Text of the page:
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PumpkinDB is an immutable ordered key-value database engine, featuring:
- ACID transactions
- Persistent storage
- An embedded programming language (PumpkinScript)
- Binary keys and values (allows any encoding to be used: JSON, XML, Protobuf, Cap'n Proto, etc.)
- Standalone and embedded scenarios
Simply put, the data replaced is data deleted and is therefore, an unsafe way to manage data. Bugs, misunderstanding, changing scope and requirements and other factors might influence what data (and especially past data) means and how can it be used.
By guaranteeing the immutability of key's value once it is set, PumpkinDB forces its users to think of their data through a temporal perspective.
This approach is highly beneficial for implementing event sourcing and similar types of architectures.
What is PumpkinDB?
PumpkinDB is essentially a database programming environment, largely inspired by core ideas behind MUMPS. Instead of M, it has a Forth-inspired stack-based language, PumpkinScript. Instead of hierarchical keys, it has a flat key namespace and doesn't allow overriding values once they are set. Core motivation for immutability was that with the cost of storage declining, erasing data is effectively a strategical mistake.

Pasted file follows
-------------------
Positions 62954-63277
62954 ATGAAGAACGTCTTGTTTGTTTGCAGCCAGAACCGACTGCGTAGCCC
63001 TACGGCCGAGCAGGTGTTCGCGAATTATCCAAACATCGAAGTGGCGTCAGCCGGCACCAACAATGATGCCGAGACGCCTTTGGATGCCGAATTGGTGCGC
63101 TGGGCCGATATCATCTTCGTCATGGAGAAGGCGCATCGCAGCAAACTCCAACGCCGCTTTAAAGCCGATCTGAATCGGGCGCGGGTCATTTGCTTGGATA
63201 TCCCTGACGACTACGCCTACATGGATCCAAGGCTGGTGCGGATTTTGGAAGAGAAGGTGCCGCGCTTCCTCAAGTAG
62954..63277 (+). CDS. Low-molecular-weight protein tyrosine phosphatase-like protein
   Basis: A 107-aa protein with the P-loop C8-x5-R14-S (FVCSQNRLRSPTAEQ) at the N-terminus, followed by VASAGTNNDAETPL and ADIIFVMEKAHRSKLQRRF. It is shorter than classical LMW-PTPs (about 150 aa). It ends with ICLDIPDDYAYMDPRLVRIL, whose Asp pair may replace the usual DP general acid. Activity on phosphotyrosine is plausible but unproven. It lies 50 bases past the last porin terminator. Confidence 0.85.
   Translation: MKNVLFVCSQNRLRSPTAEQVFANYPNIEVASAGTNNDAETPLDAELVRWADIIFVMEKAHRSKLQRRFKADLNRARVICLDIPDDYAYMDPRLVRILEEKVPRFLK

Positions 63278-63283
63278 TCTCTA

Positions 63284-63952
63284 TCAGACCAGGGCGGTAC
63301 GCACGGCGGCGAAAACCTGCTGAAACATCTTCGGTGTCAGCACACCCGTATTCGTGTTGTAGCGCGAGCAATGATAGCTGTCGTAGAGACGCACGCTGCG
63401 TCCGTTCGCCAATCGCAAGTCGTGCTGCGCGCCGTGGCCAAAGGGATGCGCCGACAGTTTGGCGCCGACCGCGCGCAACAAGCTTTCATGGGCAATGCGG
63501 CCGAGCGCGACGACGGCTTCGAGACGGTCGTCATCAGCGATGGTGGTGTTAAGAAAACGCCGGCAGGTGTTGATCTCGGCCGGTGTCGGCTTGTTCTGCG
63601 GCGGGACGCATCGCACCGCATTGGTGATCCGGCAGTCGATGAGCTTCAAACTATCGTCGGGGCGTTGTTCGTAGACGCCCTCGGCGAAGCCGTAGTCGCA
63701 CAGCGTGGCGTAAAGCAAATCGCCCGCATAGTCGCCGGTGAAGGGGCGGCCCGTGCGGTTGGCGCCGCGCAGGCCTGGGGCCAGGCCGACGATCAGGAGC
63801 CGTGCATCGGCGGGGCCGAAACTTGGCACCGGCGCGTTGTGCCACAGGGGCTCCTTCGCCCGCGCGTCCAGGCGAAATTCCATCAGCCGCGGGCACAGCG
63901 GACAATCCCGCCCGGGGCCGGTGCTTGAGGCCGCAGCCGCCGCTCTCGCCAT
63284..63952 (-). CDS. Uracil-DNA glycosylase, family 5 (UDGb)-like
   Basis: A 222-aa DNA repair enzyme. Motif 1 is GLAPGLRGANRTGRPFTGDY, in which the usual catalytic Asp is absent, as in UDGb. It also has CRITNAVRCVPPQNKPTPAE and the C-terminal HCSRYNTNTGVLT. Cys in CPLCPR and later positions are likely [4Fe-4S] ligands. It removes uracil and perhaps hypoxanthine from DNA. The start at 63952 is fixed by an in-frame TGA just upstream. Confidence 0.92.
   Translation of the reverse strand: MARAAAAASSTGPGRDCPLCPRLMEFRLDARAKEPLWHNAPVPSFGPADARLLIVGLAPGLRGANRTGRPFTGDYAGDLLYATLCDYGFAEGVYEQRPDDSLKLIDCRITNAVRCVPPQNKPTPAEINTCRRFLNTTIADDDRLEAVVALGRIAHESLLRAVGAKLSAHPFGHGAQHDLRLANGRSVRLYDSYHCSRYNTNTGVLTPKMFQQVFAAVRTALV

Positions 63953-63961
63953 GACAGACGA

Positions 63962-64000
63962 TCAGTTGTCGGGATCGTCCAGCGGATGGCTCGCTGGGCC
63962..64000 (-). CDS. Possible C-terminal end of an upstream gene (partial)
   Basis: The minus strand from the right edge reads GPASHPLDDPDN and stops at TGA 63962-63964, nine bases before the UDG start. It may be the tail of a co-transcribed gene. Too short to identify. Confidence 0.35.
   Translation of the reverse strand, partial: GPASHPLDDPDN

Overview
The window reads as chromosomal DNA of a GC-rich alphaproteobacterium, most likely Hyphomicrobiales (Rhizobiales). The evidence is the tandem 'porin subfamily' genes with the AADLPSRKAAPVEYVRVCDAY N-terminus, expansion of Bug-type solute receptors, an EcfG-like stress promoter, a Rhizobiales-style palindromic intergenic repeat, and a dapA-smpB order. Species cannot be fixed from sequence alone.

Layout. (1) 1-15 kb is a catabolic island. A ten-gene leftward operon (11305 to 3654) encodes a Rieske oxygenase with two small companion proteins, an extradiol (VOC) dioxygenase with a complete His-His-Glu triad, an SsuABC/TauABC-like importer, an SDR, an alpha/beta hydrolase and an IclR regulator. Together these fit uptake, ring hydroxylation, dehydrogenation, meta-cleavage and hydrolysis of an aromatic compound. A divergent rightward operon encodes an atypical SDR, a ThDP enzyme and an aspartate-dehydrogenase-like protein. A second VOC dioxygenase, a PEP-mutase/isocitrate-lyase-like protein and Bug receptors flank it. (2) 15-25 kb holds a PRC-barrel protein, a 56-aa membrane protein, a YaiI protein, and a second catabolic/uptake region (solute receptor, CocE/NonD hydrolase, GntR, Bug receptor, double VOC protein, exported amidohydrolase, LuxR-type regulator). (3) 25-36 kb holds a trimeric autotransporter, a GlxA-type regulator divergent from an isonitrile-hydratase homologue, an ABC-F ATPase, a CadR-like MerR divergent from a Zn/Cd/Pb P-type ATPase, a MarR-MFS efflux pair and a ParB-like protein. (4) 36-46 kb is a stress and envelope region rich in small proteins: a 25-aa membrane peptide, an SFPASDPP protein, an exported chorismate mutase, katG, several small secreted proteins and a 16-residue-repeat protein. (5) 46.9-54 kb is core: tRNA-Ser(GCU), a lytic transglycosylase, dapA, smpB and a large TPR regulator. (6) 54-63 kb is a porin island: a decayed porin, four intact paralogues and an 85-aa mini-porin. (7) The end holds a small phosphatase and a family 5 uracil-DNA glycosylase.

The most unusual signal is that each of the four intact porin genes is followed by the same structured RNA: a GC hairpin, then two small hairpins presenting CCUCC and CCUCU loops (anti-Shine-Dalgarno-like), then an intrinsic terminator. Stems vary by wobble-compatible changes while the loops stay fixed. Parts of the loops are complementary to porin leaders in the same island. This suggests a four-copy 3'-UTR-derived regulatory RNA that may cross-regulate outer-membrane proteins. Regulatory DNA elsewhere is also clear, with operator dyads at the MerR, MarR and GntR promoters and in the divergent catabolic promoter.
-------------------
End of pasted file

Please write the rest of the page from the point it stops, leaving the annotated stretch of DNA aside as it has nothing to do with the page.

While not intended for general purpose programming, its main objective is to facilitate building specialized application-specific and generic databases with a particular focus on immutability and processing data as close to storage as possible, incurring as little communication penalty as possible.
Applications communicate with PumpkinDB by sending small PumpkinScript programs over a network interface (or API when using PumpkinDB as an embedded solution).
PumpkinDB offers a wide array of primitives for concurrency, storage, journalling, indexing and other common building blocks.
Why is it a database engine?
The core ideas behind PumpkinDB stem from the so called lazy event sourcing approach which is based on storing and indexing events while delaying domain binding for as long as possible. That said, the intention of this database is to be a building block for different kinds of architectures, be it classic event sourcing (using it as an event store), lazy event sourcing (using indices) or anything else. It's also possible to implement different approaches within a single database for different parts of the domain.
Instead of devising custom protocols for talking to PumpkinDB, the protocol of communication has become a pipeline to a script executor. This offers us enormous extension and flexibility capabilities.
While an external application can talk to PumpkinDB over a network connection, PumpkinDB's engine itself is embeddable and can be used directly. Currenly, it is available for Rust applications only, but this may one day extend to all languages that can interface with C.